Last Saturday I was at the Newark Kit Car Show in Nottinghamshire in the UK while here on a work trip. Great show – more interesting than the Carlisle PA show each May and a lot more sevens of differing marques than we normally get in the US.
I stopped by the Lotus Seven Club to check out the cars. Not many there, probably due to my timing and the unfortunate weather.
A nicely cared for classic seven with lovely patina – good to see the owner enjoys it.
This was a good looking car. I liked the red half hood touch.
Unfortunately I did not get a chance to chat to any of the owners as they were trying to escape to beat the rain.
Here is the Tiger seven Club. I don’t think these come to the US but they looked well put together:
Next stand down was the MK Indy group. These are imported via a Florida dealer – I think there was some interest lately. The yellow one had a Honda bike engine installed. The cars on display clearly had a lot of attention from their owners during construction. I thought they looked good.
Westfield made an appearance. I was a little disappointed by the sparseness of participation – they looked a little forlorn in the field by themselves with their friends:
While not a seven, it was still a Westfield – XTR. I found this example to be a really nice looking car with the Martini livery.
The largest kit car group was the Robin Hood Seven contingent - now known as Great Britain Sportscars (GBS). Probably around 50 cars, they exhibited the good and bad influences of their owners:
I found this interesting with the 2.8L V6. I think this was the Ford Cologne motor that was used for a time in the Ford Taurus? Not sure if it was a good engine for a seven as it was very heavy and made no power despite its size.
I liked the opening bonnet on this one.
Now this show was not just about sevens. It also included a vast collection of Toyotas….err….Ferraris…..errr?
They did have a gorgeous replica Ferrari P4 which I would have bought if it were for sale (I did ask!).
There was also replica Ferrari 250 LWB Le Mans. The 250 replica was for sale at GBP 28,500 – lovely workmanship and a credit to the owner.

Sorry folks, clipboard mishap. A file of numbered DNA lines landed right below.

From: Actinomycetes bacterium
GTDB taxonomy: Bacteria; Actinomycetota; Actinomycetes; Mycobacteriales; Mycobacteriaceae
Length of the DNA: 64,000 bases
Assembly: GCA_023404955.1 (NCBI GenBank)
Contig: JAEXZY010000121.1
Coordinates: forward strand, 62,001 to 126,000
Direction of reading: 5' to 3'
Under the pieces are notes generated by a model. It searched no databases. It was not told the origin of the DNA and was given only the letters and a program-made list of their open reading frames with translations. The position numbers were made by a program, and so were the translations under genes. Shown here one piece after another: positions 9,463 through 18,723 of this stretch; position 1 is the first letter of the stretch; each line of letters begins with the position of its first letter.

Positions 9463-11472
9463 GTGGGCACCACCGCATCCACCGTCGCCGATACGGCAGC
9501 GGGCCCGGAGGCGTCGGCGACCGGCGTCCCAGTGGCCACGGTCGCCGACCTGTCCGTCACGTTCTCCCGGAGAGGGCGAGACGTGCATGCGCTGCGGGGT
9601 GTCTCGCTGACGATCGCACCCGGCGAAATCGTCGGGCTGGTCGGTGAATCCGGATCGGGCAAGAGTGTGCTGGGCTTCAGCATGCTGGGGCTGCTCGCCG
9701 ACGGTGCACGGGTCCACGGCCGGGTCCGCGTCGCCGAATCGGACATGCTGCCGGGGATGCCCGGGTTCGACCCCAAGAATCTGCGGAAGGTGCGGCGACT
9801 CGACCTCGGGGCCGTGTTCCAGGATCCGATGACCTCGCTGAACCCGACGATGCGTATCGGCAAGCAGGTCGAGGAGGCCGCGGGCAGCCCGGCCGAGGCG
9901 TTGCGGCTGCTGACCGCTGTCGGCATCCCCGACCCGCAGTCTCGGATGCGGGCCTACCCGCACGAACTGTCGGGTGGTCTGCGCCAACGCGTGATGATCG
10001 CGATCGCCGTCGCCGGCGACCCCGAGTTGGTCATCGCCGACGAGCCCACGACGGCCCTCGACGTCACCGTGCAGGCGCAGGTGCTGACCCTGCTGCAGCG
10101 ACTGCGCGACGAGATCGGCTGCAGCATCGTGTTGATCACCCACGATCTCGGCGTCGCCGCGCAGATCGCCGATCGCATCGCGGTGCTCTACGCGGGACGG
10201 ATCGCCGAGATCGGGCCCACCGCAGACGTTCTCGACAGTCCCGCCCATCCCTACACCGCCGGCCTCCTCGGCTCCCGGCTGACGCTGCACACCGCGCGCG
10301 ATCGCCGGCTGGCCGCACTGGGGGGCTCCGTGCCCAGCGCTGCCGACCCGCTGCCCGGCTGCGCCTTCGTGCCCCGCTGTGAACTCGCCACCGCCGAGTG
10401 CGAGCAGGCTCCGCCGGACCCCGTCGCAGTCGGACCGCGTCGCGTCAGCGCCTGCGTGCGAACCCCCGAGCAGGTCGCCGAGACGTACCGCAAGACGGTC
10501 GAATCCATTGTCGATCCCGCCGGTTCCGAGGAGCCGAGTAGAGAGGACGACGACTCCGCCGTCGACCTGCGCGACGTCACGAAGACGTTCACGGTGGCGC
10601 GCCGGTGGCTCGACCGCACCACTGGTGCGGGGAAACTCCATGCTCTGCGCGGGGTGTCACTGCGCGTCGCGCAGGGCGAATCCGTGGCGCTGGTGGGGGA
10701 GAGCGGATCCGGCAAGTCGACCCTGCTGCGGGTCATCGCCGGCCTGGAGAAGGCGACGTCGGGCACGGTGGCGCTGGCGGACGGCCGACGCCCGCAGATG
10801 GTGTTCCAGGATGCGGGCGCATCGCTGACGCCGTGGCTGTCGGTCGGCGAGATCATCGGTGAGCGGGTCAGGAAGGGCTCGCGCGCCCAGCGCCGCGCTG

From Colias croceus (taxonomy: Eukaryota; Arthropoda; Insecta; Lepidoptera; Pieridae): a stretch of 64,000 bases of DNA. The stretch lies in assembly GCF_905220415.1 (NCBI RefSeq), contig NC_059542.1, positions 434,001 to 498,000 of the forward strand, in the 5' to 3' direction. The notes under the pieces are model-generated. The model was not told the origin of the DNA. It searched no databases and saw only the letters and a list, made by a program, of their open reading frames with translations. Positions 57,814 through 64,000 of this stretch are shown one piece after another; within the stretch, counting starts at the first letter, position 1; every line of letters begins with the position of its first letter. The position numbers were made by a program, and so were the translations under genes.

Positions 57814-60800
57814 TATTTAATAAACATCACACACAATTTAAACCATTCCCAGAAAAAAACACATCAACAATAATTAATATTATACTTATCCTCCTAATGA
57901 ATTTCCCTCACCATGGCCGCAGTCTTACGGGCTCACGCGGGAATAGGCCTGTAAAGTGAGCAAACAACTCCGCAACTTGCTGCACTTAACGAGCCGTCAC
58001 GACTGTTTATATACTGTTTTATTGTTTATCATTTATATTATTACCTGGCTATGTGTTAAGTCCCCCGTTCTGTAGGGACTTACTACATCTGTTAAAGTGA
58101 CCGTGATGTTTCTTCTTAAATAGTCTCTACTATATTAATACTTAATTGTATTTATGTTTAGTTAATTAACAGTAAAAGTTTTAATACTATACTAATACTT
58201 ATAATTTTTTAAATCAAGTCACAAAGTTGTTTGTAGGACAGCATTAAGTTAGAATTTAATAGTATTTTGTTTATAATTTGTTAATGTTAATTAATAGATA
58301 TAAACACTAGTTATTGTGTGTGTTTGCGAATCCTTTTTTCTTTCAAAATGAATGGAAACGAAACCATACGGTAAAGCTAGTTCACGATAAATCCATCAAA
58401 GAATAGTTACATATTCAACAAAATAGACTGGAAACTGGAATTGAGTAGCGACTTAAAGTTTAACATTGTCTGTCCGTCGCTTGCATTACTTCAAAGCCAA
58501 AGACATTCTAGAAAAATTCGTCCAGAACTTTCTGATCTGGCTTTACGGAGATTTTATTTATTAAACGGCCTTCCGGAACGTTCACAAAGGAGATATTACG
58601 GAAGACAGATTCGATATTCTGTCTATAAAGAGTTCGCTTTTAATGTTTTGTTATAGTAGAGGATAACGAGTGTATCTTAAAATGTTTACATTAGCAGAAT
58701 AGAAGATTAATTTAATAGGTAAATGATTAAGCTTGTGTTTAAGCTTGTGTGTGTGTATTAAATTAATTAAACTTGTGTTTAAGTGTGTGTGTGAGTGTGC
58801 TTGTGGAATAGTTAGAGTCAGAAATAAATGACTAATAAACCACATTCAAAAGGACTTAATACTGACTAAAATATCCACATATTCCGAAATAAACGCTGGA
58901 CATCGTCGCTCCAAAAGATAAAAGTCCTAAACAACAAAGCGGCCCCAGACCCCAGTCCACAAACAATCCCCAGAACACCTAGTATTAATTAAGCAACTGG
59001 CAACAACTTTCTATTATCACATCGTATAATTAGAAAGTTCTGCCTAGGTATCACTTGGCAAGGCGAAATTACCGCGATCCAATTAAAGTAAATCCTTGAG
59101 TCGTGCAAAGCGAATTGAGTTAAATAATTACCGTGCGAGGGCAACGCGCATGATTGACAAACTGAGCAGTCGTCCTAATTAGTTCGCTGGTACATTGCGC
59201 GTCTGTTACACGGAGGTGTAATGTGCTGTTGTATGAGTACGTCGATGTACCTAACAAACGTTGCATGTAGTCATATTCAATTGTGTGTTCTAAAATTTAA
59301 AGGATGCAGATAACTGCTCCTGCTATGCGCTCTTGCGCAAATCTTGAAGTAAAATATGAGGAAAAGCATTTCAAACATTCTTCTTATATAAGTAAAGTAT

Time to shift from club stands to new manufactuers of kit cars and replicas. Somewhat predictable mix of seven options, Atom replicas and other tasty options.
A new Miata based coupe costing GBP4500 for a bolt on body kit using the existing miata floor pan. Some styling elements look very much like Lotus…a little too close possibly?
A Sonic 7 – not as good in person as it looks in pictures
Usual bunch of so-so Atom replicas:
MNR is another seven manufacturer which does not get much air time in the US. This is their version of the seven with the body kit on:
However, I found the bare chassis to be more interesting as a design.
A nice looking Stratos kit.
While Caterham was not present with a display, Westfield did make it with one car:
Also, Chris Rea’s well used Caterham was on display:
The British love their three wheelers. Personally I could think of more fun ways to kill myself but here is a new incarnation:
There were a lot of vendors selling parts, memorabilia and generally things that I like to browse around for hours thinking of new ways to part myself from my money.
There were 2 other cars outside that caught my eye. The first was a Morris Minor 1000 that had a transplant of a 3.5L Rover V8. Now I don’t think the Morris Minor was sold in the US which was fortunate. However, growing up in Australia, my mother had one and I very much recall the handling as evil. I also recall my father saying the VW Beetle was a much better handling car which I suppose is the same as considering relative attractiveness of women after either a case of beer or a keg of beer.
The last car was this 1960s classic Jaguar Mark II. Looks authentic doesn’t it? The creator/owner took a 2005 era S-type Jaguar with the Type R sports pack. This has the supercharged 4.2L V8. He then replaced the body with the old Mark II body shell. So you have the chassis, suspension, drive train and even interior (cabin and trunk) of the new car but the exterior looks of the old 1960s car. The S-Type was a decent sporty handling car for its time having once been terrorized by a colleague in Brussels who had one. The owner described it as a labor of love as you get the modern reliability but much better styling. I can only imagine the effort to get everything to mate together perfectly and look original. More entertainingly I can imagine some pimply teenager pulling up to the lights in his hot rod and getting smoked by this seemingly old car!